The concert tickets stated "No Cameras." House of Blues enforced this rule by using the honor system:
"Do you have a camera?"
"Okay, go on through."
The show started at 9:00 with the LED stage lights twinkling away over the opening pre-recorded strains of "Truth." Todd emerged from backstage center sporting a photographic negative of his usual hair style and began singing. The rest of the band members then took their respective positions in a box like configuration that resembled one row of "Hollywood Squares." Jesse and Kasim doubled on keyboards that folded out and retracted like wall mounted ironing boards. Different colors and patterns of light were projected on screens behind each musician. All of this was encased in a bending scaffold like structure that contained the lighting system and other gizmos. Todd summed it up best when he said "Welcome to our tabernacle." I'm looking forward to seeing what this guy can do with Nano technology !
All of the new material sounded great - much more powerful live than on the CD. "Truth," "Sweet" and "Past" found Todd and the band in top voice. The older material (and by "old" I mean stuff from the past dozen years) suffered from a few false starts and miscues, but still managed to sound great nevertheless. "I Hate My Frickin' ISP" lived up to its status as a rock anthem. "Temporary Sanity" and "Fascist Christ" showcased Todd's impeccable command of hip-hop. "Love Science," "Hit Me Like A Train" and "Want Of A Nail" brought out Todd's Philadelphia soul roots. I haven't seen him do that much fancy hoofin' since the "Nearly Human" tour. This man can sure cut a rug.
For the first six songs, Todd was getting no signal from his guitar. So, he put it back on the rack and told his technician to fix it. But when it came time to play the Beatles' "While My Guitar Gently Weeps," something had to be done. Apparently, Jesse, who was dressed like Confucius, was able to fix it by tapping a stylus on some sort of contraption mounted on the scaffolding next to Todd. At least, that's what it looked like from where I was standing. Who knows? Maybe the stylus was really a pencil and the contraption was really a clipboard where the band members could leave notes to themselves to pick up their dry cleaning, while the guitar technician was behind the screen banging on Todd's amplifier with a ball peen hammer.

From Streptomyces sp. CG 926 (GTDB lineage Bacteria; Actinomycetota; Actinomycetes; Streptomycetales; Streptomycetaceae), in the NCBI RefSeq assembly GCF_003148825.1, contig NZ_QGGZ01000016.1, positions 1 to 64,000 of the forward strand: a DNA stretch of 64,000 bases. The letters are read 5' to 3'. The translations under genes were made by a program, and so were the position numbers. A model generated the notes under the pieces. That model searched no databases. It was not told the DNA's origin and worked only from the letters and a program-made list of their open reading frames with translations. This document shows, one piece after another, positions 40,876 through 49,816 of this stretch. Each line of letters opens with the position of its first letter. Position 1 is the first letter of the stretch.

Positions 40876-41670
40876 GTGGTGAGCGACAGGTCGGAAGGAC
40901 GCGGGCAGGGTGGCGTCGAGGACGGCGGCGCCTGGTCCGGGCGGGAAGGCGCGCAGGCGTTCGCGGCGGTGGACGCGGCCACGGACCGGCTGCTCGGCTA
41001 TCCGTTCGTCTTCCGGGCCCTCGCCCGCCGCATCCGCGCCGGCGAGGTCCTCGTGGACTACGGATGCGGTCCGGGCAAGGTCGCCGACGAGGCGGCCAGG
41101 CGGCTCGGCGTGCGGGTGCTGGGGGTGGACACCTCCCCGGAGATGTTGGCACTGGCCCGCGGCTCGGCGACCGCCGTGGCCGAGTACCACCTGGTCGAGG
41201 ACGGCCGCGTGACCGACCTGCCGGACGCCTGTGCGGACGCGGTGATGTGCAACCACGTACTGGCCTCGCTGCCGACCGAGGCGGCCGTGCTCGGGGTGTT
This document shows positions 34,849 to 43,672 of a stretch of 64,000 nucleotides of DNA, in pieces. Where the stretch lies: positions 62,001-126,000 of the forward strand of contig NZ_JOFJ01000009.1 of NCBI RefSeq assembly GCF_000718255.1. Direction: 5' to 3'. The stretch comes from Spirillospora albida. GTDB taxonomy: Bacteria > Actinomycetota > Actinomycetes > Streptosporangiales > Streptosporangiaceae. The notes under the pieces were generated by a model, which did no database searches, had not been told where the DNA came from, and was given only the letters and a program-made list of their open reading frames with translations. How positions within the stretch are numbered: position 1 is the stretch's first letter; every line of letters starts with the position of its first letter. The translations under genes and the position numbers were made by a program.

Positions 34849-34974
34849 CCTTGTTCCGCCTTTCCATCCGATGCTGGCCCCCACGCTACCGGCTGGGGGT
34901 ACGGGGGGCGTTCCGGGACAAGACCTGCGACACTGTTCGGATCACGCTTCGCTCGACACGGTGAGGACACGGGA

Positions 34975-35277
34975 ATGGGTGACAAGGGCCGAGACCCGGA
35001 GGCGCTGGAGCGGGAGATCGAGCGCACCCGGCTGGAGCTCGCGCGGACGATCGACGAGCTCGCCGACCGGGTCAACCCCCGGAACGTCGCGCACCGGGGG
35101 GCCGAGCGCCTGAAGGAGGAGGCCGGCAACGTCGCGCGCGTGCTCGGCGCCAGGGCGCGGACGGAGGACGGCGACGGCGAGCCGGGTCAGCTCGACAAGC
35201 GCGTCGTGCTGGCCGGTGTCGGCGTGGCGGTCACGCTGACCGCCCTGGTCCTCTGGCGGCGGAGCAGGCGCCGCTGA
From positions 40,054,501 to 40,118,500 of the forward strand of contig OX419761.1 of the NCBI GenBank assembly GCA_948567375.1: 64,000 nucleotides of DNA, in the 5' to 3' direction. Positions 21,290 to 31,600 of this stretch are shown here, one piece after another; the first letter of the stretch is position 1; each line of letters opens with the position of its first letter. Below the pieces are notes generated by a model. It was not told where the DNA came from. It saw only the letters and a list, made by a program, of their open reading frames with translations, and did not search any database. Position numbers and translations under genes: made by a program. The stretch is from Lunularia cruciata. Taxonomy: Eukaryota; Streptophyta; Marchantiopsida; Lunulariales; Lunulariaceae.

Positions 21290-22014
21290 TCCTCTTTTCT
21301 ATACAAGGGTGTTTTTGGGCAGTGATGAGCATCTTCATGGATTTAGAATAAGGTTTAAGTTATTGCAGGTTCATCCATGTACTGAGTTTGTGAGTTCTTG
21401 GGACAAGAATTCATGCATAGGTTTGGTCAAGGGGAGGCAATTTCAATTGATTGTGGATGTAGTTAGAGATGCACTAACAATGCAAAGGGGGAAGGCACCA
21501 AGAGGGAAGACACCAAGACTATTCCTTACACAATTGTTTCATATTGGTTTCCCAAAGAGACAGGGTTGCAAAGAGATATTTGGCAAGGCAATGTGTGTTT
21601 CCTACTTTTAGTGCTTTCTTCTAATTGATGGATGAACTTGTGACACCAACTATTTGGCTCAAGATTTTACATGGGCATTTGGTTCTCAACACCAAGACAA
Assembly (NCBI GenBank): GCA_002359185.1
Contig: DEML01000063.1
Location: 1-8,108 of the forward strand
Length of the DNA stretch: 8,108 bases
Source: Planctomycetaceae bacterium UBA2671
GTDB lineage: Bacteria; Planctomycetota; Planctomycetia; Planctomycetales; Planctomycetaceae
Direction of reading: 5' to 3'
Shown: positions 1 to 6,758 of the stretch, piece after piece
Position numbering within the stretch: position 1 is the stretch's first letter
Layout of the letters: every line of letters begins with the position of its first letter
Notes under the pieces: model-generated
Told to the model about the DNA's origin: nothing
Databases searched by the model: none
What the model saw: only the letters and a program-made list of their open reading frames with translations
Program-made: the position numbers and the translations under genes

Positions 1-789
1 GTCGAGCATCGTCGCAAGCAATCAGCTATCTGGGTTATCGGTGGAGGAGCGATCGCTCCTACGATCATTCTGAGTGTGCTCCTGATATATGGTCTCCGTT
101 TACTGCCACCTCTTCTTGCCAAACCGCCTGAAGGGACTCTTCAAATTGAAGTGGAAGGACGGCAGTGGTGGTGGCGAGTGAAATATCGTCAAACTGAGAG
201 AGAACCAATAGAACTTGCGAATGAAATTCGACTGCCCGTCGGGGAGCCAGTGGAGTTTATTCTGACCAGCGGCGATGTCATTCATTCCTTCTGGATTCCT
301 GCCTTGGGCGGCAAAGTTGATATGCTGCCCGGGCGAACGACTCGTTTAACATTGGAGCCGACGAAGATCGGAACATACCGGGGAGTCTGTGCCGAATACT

Halfway through the show, the band members left the stage to change costumes, leaving Todd with just his guitar to play "Beloved Infidel" and "Lunatic Fringe." Nature called, and I had to take a break. When I returned, Todd left the stage and the band members emerged dressed like a bunch of extras on the set of "I'm Gonna Git Ya, Sukka." They launched into a couple of funk tunes. A notable standout was a cover of Archie Bell and the Drells' classic "Tighten Up." If you were to close your eyes, you could swear you were listening to the Replacements at their drunkest. It was amazing to watch them make mistakes and then try to recover from them by making even bigger mistakes.
The show lasted a very generous two and a half hours. For the first encore, Todd did a serviceable version of "Hello, It's Me." For the second encore, Todd resurrected "Just One Victory" and had more people waving and clapping along than what you would see at a Neil Diamond concert.
The last song of the evening was "Worldwide Epiphany." This always sounds great live and tonight was no exception. On this song, Todd demonstrated that he can scream longer and louder than any rock singer in the business. Near the end of the song, someone threw a pair of Easter Bunny ears on the stage. Todd put them on, finished the song and, you guessed it, bunny hopped off the stage.